more agricultural defoliants last year than all other companies combined”. That’s an accurate and defensible statement. It’s specific, while the bare assertion that “We’re the leader” is a barren boast, devoid of value to the inquiring consumer. The truth is, most firms probably are better at some aspect of their business than their competitors. We live in a ‘niche’ world. That’s why the so-called consumer choice awards have so many subcategories: By carving out tiny segments (“Best Uzbeklanguage newspaper in Poltava”) we can all be winners. Real leaders aren’t lazy, and they are honest. Before carelessly asserting that your company is a leader in its field, think of a more accurate, more informative and more specific claim, and use it instead. That would be showing real leadership!
The sad fact is that we can’t all be leaders. To lead, there must be followers.
Tell a story, win an audience By Scott H. Lewis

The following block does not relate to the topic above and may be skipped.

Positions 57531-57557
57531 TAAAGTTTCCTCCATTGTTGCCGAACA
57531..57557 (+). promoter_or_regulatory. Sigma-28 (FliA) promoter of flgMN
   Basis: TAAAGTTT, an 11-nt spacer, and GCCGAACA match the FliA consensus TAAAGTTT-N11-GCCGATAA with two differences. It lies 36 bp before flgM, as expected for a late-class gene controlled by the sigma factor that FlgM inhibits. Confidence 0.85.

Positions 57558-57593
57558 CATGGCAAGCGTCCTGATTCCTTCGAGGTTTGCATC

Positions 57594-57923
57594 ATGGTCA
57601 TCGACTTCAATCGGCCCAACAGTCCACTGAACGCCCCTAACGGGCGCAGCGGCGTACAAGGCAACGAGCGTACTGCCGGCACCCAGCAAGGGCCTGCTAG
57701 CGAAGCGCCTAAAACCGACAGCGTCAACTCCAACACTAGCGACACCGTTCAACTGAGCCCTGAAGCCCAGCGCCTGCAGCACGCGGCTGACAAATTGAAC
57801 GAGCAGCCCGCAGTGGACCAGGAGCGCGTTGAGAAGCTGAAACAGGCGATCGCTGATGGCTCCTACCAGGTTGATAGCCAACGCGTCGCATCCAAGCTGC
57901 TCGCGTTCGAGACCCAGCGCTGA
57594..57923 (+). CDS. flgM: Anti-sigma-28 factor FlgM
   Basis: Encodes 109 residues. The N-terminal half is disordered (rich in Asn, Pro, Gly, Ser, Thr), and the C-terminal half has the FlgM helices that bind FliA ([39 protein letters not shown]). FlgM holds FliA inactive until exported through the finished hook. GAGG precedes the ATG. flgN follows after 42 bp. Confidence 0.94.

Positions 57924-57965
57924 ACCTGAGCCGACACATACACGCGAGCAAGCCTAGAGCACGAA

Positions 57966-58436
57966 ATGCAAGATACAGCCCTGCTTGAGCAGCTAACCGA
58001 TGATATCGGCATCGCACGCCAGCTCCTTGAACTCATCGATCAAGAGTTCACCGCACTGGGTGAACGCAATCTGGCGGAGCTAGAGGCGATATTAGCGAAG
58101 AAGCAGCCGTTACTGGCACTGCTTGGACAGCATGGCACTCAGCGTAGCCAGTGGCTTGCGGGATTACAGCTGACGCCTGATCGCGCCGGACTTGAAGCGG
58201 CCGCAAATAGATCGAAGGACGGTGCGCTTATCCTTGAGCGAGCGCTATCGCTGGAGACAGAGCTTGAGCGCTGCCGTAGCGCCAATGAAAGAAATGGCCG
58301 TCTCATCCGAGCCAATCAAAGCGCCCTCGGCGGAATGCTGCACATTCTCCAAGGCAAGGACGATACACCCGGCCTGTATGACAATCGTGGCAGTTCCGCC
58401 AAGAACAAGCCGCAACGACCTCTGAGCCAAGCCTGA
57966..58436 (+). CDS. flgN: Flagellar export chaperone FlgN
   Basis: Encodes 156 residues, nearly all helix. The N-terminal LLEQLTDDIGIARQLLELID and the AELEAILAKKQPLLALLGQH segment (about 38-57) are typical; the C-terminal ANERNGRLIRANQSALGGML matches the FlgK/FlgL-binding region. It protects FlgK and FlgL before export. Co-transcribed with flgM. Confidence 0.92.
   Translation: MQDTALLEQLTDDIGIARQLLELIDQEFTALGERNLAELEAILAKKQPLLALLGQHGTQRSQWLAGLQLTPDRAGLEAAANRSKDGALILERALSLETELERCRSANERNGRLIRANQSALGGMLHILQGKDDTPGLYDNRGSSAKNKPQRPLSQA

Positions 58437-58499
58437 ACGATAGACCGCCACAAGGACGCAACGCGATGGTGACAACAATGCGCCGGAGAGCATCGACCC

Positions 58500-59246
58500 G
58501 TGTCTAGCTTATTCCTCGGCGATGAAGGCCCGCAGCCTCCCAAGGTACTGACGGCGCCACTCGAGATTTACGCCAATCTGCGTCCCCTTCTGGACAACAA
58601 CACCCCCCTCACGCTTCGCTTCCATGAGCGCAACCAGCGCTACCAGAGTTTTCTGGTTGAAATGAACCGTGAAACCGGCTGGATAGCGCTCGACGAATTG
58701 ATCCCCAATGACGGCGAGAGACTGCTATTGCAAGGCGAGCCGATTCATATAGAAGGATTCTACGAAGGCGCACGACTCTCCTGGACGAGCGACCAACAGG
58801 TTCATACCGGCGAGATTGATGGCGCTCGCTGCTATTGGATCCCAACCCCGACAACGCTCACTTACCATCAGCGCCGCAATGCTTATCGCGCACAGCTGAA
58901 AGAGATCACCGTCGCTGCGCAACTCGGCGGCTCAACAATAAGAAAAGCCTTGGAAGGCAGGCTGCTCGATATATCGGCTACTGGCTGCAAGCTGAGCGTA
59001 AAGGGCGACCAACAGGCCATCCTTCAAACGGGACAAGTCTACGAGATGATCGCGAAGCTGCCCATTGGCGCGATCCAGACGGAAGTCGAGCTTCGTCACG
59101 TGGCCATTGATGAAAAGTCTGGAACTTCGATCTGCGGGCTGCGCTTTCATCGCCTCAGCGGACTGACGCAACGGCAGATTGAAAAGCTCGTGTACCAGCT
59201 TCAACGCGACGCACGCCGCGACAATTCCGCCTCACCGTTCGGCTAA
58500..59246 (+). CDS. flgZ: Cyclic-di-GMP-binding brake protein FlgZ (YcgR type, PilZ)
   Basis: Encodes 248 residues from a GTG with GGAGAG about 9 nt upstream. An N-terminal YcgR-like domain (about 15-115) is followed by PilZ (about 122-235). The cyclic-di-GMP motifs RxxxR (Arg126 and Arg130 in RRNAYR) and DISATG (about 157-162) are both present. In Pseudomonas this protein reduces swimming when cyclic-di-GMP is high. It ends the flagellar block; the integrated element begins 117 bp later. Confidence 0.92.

love to see people improve their speaking skills. Over the years, I learned that desire has a lot to do with eventual success, and practice is certainly an element. There is, however, a secret to delivering an interesting presentation. It’s a remarkably simple approach, and one that leaves the speaker coming across as relaxed, friendly, and above all, competent. The secret lies in the phrase, “Tell me a story”. If you ask me to describe how the internal combustion engine works, I’ll first have to research the topic (I’m one of the few men with little interest in, much less understanding of, mechanics). Once educated, I’ll probably still fumble around a bit in an extemporaneous presentation on the topic, because it’s an alien subject to me – one with which I have neither familiarity nor interest. Ask me, though, for a description of my last vacation, and I’ll enthusiastically paint word pictures. I’ll provide details of the people I met and places I visited, and tell a story or two that will bring my trip to life in your mind. Perhaps it will leave you wanting to see these places as well. As a former journalist, I know that the best way to get anyone to talk about anything is to first get them talking about themselves. I am my favorite topic of conversation, just as, probably, you are yours. Forget charges of egotism – the truth is, we like to talk about ourselves, our families, our friends, our jobs and our travels because the subject matter is both familiar and interesting to us. I can ask about four questions to almost anyone and prime their linguistic pump. That’s usually all it takes to find that “sweet spot” or “hot button” that loosens tongues.